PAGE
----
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Software diagramming - a warning from history

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Those who can, do. Those who can't, make those who can draw a picture

My first effort in instructing computers, about 30 years ago, was drawing a flowchart. Here it is as I remember it, albeit without the smears and crossings-out with which my 14-year-old self doubtless decorated the original.

A simple flowchart describing filling a bathWe were unconstrained, in those far off days, by such piffling issues as web interface, unit tests, or code efficiency. Nor did we have to contend, as did some of my luckier contemporaries, with complex systems where punched cards were sent off to a local bureau.

The fact was we simply had no hardware at all, unless you counted the clear plastic stencil that had to be bought from WH Smith's. The only opportunity we got to exercise our "code" was by slogging through a "dry run", a notably unsatisfactory exercise involving an imaginary computer. It was, to borrow a crisp, vulgar phrase from Robert Robinson, "...like losing one's virginity without having the f*ck".

When a school micro finally did arrive, a year or two later, those of us who had been bitten by the programming bug gleefully threw our inky stencils aside and proved we could tackle non-Radox problems without diagramatic props.

But after that uninspiring formative experience, I have tended to be suspicious of those who would oblige me to make pretty pictures when I should be banging out code. This article is a record of how those suspicions have panned out.

Again with the flowchart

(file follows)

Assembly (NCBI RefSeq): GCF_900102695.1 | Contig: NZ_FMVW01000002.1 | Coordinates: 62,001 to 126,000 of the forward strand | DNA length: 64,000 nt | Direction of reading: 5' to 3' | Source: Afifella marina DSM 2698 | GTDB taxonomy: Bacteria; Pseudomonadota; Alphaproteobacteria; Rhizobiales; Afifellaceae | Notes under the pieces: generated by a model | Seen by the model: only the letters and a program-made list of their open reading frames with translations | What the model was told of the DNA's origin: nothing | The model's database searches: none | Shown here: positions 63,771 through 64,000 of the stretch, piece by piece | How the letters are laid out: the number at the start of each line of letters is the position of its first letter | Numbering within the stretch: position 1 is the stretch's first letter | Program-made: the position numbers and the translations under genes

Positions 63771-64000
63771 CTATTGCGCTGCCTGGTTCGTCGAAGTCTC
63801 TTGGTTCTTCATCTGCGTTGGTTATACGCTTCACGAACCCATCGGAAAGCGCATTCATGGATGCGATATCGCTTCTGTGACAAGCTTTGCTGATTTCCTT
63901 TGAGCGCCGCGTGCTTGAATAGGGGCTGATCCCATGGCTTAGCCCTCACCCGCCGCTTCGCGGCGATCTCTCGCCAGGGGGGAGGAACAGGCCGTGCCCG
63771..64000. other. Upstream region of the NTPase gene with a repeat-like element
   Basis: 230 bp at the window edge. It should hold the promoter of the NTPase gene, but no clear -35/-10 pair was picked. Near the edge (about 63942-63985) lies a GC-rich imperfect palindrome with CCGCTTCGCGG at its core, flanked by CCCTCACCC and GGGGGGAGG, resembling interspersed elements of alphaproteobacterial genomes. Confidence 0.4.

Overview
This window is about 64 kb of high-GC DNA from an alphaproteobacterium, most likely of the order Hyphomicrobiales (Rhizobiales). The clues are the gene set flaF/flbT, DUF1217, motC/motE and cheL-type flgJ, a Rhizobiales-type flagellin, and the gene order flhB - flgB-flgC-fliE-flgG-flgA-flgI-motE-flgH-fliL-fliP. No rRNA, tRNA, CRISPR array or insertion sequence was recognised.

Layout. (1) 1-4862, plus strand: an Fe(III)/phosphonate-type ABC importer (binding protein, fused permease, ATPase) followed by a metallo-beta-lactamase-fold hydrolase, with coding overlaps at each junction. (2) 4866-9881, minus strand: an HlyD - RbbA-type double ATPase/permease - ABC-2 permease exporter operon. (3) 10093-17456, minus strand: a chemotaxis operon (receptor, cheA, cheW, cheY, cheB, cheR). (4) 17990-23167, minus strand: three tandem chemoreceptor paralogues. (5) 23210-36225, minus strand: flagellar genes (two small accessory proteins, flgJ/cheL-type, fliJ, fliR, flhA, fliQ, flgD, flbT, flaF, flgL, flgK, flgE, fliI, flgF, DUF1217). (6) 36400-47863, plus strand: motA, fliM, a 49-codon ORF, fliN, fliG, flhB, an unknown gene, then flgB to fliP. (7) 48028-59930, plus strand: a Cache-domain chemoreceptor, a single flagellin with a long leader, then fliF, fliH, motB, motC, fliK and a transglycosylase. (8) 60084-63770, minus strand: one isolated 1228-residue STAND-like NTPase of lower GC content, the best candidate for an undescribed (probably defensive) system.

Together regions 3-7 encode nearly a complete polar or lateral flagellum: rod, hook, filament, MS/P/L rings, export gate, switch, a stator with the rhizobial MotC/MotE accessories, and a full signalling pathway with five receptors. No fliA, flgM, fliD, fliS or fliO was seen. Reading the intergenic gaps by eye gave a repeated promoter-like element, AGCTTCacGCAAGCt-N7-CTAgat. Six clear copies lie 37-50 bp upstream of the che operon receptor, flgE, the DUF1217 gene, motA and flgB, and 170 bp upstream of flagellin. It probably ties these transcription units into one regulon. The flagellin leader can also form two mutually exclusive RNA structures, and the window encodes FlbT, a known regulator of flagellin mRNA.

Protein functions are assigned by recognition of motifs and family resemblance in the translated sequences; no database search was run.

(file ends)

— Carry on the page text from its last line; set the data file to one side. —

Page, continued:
Flowchart worship persisted long beyond the point where even British management might have been expected to spot they were rubbish. In the mid-1980s, I watched from a safe distance as a colleague attempted to code up an entire application from a flowchart specification. This massive document, beautifully hand-Rotringed on best engineering paper, was hundreds of pages long. Its pages all looked something like this:

A flowchart with very many connection lines and very little else

Only much bigger and scarier. Any sense of structure of the original program had, naturally, been entirely suppressed.

My colleague operated a dual coping strategy to deal with this monster: during working hours she wept delicately and persistently; during the lunch break she scanned the job ads. I don't believe the port was ever completed.

During the late 1980s, the flowchart was at last jeered out of software development. A host of alternatives competed to occupy its throne, usually proprietary and usually associated with an expensive CASE tool. Although some approaches really hit the spot - for example relational database schema design - a lot of other diagramming techniques just left you with the sensation of being lectured at.

For example, there was something called the context data flow diagram. The version I was taught comprised a single circle, surrounded by labelled arrows. A hypothetical clearing bank system would look like this:

A context diagram for a clearing bank, showing 'your money' as input and nothing nice as output

Other not-terribly-good diagrams I was obliged to draw at around the same time were structure charts (I think these were just function call hierarchies); thread diagrams (dull short stories expressed as data flows) and, a little later, class hierarchies.

These last I believe were a hangover from Smalltalk, and when first introduced (always as an IDE feature called a "class browser") were thought to be a vital prerequisite to any OO development. It took a while before it was noticed that nobody used them. This realisation may have coincided with Borland releasing a version of its C++ framework called "OWL". Previous class libraries had displayed as elegant inverted "V" shapes. But this particular version of OWL, the first to make extensive use of multiple inheritance, looked like a basket of wool that had been romped in by an exceptionally lively litter of kittens.

It was enough to put you off your templates.

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